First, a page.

Father, forgive them, for they do not know what they are doing.  Jesus was always saying that.  The prodigal son, who spent half his father’s estate and made his brother look like a fool for working so hard?  Forgiven.  The numberless strangers who flocked to Jesus, paralyzed, blind, stark raving demon-possessed?  If some sin had caused it, Jesus forgave it.  Peter pretending he didn’t know Jesus, so he wouldn’t be arrested, too?  Forgiven.

For centuries, people had imagined that God bore grudges.  Smited enemies.  Afflicted evildoers.  Plagued Pharaoh until he relented, then hardened his heart, and plagued him again.

People knew then what we still know: power is backed up by violence or the threat of violence.  The US Cavalry evicted the indigenous people of this land from their towns.  Forced them west. Until there was no more west.  Killed them in their thousands.  An abusive husband, after a few run-ins with his “disobedient,” “insubordinate” wife, only has to clench his fist and she cowers.  And Imperial Rome had learned that crucifying rebels in public not only shamed the victims but weakened anyone thinking about further resistance, so the crowd brayed “We have no king but Caesar.”

People were used to displays of violence as the way powerful rulers kept order, so God surely did it, too.  The Fear of the Lord didn’t just mean “my God is an awesome God.”  It also meant “God is scary, so follow the rules.”

But Jesus did not teach this. His take on the awesomeness of God did not rely on fear of violence. He didn’t threaten that God would unleash hellfire on Rome, and didn’t flinch when Rome ordered him nailed to the cross. He went through with it, because he knew it was not the end.

Gandhi understood. Dr. King understood. They even met the same fate as their hero, Jesus Christ. But today, though sad, is not only for mourning We know how the story of God-on-Earth ends: resurrection, then ascension, then the Holy Spirit comes. The world was never be the same.

The result of Jesus’ death is a whole lot of brave, forgiving, joyful people who would soon be called Christians.  Having seen that Roman violence and the collusion of organized religion could not snuff out the candle of bravery, forgiveness, and joy, they told everyone, and even though many of them were also executed, no matter.  It was only death.  A part of life, and sad, but now that darkness had touched God and could not overcome it, we can see a bit more clearly the way God sees: Forgive them, they do not know what they are doing.

Power: it’s the exercise of violence, or the threat of violence.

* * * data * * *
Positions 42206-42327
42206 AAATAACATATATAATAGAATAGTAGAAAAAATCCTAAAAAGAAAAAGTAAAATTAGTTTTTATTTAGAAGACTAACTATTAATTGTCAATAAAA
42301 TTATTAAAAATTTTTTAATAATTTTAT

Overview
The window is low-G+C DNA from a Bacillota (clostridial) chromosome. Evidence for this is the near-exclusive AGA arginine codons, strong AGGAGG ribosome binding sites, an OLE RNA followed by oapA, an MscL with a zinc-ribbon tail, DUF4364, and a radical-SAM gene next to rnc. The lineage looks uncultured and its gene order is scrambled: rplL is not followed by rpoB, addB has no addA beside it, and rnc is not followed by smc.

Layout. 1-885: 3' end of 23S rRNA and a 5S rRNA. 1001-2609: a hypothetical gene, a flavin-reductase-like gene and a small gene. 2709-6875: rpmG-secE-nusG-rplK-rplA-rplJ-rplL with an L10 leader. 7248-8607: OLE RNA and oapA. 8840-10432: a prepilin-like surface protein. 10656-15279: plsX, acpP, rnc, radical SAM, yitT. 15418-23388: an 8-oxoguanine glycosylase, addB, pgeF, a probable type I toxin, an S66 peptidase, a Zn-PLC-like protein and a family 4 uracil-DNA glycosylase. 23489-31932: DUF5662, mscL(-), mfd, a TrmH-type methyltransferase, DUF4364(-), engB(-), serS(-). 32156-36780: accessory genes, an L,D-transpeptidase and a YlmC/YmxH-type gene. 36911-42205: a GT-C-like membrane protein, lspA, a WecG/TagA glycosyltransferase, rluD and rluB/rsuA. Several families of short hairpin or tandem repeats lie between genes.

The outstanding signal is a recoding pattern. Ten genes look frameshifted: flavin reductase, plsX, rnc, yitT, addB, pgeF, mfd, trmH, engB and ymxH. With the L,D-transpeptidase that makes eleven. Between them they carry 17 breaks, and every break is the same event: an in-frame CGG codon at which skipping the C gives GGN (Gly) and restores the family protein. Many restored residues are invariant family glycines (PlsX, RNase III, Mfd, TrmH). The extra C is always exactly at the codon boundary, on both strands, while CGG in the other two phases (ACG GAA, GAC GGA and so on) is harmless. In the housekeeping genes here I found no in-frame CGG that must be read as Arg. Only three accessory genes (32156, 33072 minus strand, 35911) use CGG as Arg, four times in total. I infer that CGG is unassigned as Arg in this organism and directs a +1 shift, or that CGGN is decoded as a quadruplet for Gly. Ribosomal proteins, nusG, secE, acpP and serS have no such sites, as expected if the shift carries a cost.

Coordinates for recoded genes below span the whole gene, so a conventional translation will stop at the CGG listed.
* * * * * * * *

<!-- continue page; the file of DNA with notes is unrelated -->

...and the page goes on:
Jesus says that there can be power without violence.  Resistance to evil without literally fighting back.  It requires you to connect with the one threatening you.  And if that is too terrible then connect with the one (Christ) who connects with the one threatening you.  Foolish, impossible, crazy, idealistic…..  King, Gandhi, that guy standing in front of the tanks at Tienanmen, the woman who forgives her son’s killer, the Amritsar protestors.  Peter. Paul. James (Zeb’s son). Even Judas.

Our religion began with so much death. Our country is built on so much death.  My book club is reading An Indigenous Peoples’ History of the United States, and the violence is so stunning and persistent that I can only read a few pages at a time.  I would prefer to tell the story by blaming smallpox, typhus, measles, chicken pox, influenza, plague, malaria, all brought by disease-ridden filthy Europeans.  I prefer to quote statistics showing 90% of native peoples wiped out by disease in the first 150 years after 1492.

But the remaining 10% still numbered in the tens of millions.  In order to settle the US, from the 1700s to the 1900’s, genocide was required.  And accomplished, mostly by the US Army and hundreds of small militias who clung to their guns and slaughtered town after town, pueblo after pueblo, village after village, and camp after camp.  Those not killed by guns or forced starvation were doomed by phony treaties and had their spirituality suppressed by missionaries including Episcopalians.

At least Jesus got a trial.  Rome did not try to exterminate the Jews like Hitler did.  Rome didn’t even try to wipe out the Jewish religion.  They just wiped out resistors and I guess they saw Jesus as a chance for mockery “behold the king of the Jews, ha ha”.  So what if Jesus was claimed to be divine? Caesar Augustus was divine, but he wasn’t a pathetic weakling like this donkey-riding troublemaker.  Sure, God could have a sun, but it was pretty obvious God would never bother taking on small-time, low-prestige flesh as a Jew.

Rome did not try to exterminate the Jews like the Americans nearly succeeded in wiping out the native peoples of the new world.  Diseases helped at first, wiping out 85%.  White settlers walked into towns in New England and Georgia and found corpses everywhere, and thanked God for His bounteous Providence.  The survivors had moved off to find safety and unwittingly infected others.  One plague traveled from Panama to Peru in two years, and a fifth of most towns and cities died within a few weeks.  But 15% remained, and white settlers, many of them Scots-Irish who’d been evicted from their own lands, pushed west with the help of militias and the US Army.  Even at the outset of the Gulf War, an Army General, using Vietnam-era slang, referred to enemy territory as “Indian Country.”  (Feb 19, 1991 Brig. Gen. Richard Neal, press conference, Riyadh)